56. EVANS, Albert S. Á la California. Sketches of Life in the Golden State. By. Col. Albert S. Evans. Author of “Our Sister Republic.” With an Introduction by Col. W. H. Barnes, and Illustrations from Original Drawings by Ernest Narjot. San Francisco: A. L. Bancroft & Company, Publishers, Booksellers and Stationers, 1873. 379 [1, blank] pp., 25 wood-engraved plates by Ernest Narjot. 8vo, publisher’s original red cloth with black ruled borders and gilt lettering and ornamentation (miner’s tools). Spinal extremities slightly frayed, otherwise a superb, bright, fresh copy. It would be difficult to find a better copy.
First edition. Anderson Sale 1685:95: “Night scenes in San Francisco, opium dens, etc.” Bradford 1587. Cowan I, p. 80. Cowan II, p. 199. Cowan & Dunlap, Chinese Question 183: “Contains description of Chinese life and customs in San Francisco.” Howell, California 50:454: “Particularly striking are Evans’ descriptions of San Francisco, among them a Chinese funeral feast, the low life of the Barbary Coast, and the street panoramas and sounds of the city.” Rocq 15793. Wheat, Books of the California Gold Rush 68: "Refreshing Sketches, mostly of the later period, but with some significant material on Gold Rush days."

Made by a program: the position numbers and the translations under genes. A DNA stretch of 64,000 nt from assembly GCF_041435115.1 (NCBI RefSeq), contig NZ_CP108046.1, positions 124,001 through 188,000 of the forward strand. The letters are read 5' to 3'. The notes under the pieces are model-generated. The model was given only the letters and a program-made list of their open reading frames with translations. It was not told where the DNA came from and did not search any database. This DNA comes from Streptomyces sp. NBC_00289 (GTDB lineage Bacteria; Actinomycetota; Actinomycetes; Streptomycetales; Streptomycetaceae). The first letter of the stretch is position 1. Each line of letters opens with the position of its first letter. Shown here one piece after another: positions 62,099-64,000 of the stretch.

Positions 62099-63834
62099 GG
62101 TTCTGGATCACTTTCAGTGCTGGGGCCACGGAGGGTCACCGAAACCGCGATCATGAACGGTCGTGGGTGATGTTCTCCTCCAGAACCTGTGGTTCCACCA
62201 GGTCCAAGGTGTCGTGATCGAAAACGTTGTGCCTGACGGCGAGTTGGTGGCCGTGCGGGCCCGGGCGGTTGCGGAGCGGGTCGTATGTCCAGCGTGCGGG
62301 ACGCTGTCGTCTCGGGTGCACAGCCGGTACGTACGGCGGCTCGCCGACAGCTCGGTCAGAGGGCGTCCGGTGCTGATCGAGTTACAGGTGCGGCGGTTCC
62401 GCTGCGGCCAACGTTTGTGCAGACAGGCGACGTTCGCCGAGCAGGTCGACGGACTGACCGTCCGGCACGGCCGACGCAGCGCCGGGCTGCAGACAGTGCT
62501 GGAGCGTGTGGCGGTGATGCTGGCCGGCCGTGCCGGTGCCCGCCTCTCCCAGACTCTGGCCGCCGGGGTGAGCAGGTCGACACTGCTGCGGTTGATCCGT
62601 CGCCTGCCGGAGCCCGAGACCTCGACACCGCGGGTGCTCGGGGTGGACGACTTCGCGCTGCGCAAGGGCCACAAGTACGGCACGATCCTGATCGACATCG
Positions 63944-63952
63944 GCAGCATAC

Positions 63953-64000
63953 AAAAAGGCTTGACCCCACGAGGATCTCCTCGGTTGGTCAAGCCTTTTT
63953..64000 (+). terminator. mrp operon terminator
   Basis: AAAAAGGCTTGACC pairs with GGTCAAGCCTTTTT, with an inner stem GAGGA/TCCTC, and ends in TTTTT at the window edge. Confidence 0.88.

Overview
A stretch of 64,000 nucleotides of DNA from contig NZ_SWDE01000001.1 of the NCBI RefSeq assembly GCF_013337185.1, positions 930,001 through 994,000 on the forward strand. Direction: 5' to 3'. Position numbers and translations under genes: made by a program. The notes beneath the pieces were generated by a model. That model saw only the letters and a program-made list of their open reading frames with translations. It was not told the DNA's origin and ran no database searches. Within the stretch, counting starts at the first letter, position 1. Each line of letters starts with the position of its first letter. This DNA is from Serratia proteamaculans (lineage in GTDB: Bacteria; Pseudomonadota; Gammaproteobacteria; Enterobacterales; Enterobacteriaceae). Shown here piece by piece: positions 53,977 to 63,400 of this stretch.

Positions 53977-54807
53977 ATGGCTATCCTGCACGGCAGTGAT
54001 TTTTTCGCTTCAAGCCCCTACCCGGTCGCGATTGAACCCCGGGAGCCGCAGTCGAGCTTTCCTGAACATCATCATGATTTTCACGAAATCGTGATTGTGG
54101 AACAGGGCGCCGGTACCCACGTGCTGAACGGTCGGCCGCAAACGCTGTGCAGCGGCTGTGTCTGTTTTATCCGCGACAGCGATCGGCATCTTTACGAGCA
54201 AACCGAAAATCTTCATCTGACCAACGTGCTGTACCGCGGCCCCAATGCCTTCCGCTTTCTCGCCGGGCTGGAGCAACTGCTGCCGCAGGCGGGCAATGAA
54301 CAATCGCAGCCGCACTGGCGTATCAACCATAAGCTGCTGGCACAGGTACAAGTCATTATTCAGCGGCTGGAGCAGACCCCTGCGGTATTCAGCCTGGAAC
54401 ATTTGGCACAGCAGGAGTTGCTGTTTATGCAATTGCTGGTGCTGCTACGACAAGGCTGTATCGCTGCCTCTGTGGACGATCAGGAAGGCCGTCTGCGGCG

Colonel Albert S. Evans (1831-1872), target of Mark Twain’s barbed wit, was a New Hampshire-born journalist associated with the Alta California, New York Tribute, and the Chicago Tribune. Evans wrote books like this one describing the colorful aspects of the local scene. Evans was a member of U.S. Secretary of State William H. Seward’s visit to Mexico (1869-1870), the basis of his 1870 book on Mexico, Our Sister Republic.The lively illustrations are after the work of French artist Ernest Narjot (originally Etienne Narjot de Francheville) (1826-1898), who studied art in Paris before joining the Gold Rush to California in 1849. After three unsuccessful years in the Mother Lode area, he accompanied a mining expedition to Sonora, Mexico. For thirteen years he mined and painted scenes along the border of Mexico and Arizona, but returned in 1865 to San Francisco, where he became a leading California artist. His paintings are meticulously detailed and rendered in the traditional style of the mid-19th century French School. His work includes mining scenes, landscapes, portraits, and several murals in churches and public buildings of northern California. Narjot was commissioned to paint the ceiling of Leland Stanford's tomb at Stanford University. While working there, paint splashed in his eyes, blinding him. He died in poverty in San Francisco. His works are rare because most of his paintings were destroyed in the earthquake and fire of 1906. ($250-500)
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